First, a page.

Wealthy, titled, and very privileged, Lady Katherine Hardwicke successfully eluded some of the best thieves in the world in a quest to obtain the Fortunate Buddha. Her time is running out and her enemies are closing in, and one deliciously enigmatic man seems determined to get in her way. Will he save her or end her quest forever?
Jarod Parker wears many faces and lies for a living, but when the same thief steals the Buddha out from beneath his agents not once but twice, this handler returns to the field. His target? The last woman anyone would suspect of being the thief. But is he really after the Buddha or has this brilliant woman stolen his heart?
Their sensuous game of cat and mouse turns deadly when a third player turns up the heat, but can these two liars come clean with each other or will they lose it all?
Lady Katherine Hardwicke sat at the end of a fourteen-foot long conference table. Also present were ten of the most mind-numbingly boring bankers she’d ever met. A display on the screen scrolled through a PowerPoint presentation of the latest Hardwicke Holdings financial statements. These annual meetings killed her, but her father wanted her to know everything about the business and sent her each year to be ‘educated.’ In his opinion, the heir apparent to the Hardwicke fortune needed to be fully briefed on their holdings, their investments, when to cash out and more. Tracing one red nail lightly against the polished mahogany, she found herself wishing for a brother.
Her father’s old-world sensibilities would have left her brothers in charge and she could just collect her monthly stipend from the family trust. The sexist extreme didn’t always carry an allure, but today it did.
The clearing of a throat dragged her attention back to the room. “Lady Hardwicke?” The elderly banker speaking was Fitzhugh. Miles Fitzhugh had been one of her father’s personal financial advisors for over a quarter of a century. He looked down his nose at her, probably still seeing her hair in pigtails and her polka dotted dresses from childhood.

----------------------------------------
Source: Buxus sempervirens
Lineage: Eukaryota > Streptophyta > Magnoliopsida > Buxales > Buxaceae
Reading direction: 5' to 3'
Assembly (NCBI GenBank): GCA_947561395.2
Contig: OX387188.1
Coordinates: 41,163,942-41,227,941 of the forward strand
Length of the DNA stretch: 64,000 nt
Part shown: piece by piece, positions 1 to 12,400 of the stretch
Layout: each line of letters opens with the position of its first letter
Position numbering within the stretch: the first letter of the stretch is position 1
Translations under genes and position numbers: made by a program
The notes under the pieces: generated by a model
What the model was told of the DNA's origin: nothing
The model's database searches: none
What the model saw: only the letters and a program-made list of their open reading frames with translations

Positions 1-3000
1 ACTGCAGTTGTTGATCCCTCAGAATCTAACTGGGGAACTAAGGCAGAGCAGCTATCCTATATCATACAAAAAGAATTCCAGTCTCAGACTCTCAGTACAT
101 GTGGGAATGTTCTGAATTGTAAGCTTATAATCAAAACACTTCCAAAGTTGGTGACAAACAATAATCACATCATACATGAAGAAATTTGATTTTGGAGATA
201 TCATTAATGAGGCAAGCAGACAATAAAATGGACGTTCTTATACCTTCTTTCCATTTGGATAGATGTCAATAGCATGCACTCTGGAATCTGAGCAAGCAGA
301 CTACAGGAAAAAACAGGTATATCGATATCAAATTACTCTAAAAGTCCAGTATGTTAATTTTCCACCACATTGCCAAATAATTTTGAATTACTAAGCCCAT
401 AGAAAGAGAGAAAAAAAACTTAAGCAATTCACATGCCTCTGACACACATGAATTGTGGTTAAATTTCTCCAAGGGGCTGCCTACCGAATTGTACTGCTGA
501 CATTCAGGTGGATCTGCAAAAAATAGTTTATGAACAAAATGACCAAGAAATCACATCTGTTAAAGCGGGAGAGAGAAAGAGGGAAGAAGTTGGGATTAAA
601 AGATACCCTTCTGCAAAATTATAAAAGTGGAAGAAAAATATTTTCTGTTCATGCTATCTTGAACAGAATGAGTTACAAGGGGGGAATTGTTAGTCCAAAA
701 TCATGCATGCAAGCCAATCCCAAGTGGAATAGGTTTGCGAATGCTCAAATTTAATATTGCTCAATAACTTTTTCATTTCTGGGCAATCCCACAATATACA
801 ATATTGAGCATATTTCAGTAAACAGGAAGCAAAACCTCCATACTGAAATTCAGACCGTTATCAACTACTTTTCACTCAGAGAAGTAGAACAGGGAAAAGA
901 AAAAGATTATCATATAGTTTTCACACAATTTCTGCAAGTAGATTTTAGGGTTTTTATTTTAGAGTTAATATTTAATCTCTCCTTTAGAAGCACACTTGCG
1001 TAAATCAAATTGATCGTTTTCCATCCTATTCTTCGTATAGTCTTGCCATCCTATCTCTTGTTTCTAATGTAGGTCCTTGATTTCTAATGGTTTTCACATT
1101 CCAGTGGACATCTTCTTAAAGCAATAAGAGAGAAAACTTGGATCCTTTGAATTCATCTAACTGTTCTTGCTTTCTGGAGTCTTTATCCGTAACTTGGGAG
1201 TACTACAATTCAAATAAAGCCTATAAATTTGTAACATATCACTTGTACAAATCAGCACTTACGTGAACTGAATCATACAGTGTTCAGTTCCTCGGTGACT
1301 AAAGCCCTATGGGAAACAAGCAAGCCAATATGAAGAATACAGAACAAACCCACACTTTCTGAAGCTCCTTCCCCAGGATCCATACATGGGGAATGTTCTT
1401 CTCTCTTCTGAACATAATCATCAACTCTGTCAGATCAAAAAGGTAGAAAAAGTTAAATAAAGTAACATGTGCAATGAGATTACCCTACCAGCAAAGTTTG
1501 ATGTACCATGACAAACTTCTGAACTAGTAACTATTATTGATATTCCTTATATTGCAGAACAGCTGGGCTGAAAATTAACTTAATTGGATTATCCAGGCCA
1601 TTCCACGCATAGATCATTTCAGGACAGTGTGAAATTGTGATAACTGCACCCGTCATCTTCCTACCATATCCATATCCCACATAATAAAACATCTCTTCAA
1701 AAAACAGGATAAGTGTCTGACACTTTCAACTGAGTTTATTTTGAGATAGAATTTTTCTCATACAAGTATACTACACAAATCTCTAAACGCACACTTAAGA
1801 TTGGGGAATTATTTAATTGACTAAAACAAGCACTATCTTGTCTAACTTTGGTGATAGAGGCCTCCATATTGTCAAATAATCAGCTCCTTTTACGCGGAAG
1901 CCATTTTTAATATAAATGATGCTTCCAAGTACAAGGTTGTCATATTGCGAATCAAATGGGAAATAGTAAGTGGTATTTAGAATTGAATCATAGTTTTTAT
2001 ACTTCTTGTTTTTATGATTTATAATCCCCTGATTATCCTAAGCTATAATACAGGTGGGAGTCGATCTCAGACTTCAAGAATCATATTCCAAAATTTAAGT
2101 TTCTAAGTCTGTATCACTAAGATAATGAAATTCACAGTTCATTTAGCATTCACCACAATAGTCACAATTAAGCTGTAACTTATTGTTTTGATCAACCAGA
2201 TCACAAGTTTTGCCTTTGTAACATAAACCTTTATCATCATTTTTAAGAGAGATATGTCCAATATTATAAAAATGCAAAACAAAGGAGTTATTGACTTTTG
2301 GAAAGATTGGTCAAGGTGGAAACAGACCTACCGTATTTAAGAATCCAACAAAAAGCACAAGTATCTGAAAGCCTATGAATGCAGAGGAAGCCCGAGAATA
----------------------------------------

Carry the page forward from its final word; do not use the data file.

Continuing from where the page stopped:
“Yes, Mr. Fitzhugh?” She fought to wipe the glazed expression from her eyes and focused on the man at the head of the table.
“I just wanted to make sure you were paying attention.” If any other man at the table spoke to her that way, she may have bristled. But Miles just couldn’t see her as an adult, so she often granted him the tolerance due an elder.
Often, but not always. “The third quarter decline has been offset by our fourth quarter earnings. Overall, the annual financial loss statement is significantly improved over the last fiscal year, but if we rearrange our investments, withdraw from energy and reinvest in local economies—particularly the booming green movements and organic foods sections in the Midwest—we could see a long-term gain within five years.”
Several of the bankers went from smirking to studying the portfolios in front of them. Two coughed and a third turned away to sneeze, while one of the younger, more unfamiliar bankers sitting near the center of the table watched her. She could almost smell the curiosity in his expression.
“Of course, if we remove our investments from energy, we lose the potential gain in the new hybridization movements developing in Japan and Germany. Our Italian investment, for example, just completed a prototype for a solar powered electric vehicle. Our partner in Norway is working on a refined version of the electric car’s battery that would not need to be replaced annually, but might prove self-sustaining for up to five years. Instead of pulling out money from any of these projects, we would see a greater return in facilitating introductions, supporting future development and reaping the rewards of electric vehicles that are fiscally sound.”
Miles’ wrinkled face bloomed into a grin. “We could do that, Lady Hardwicke. But it’s a gamble.”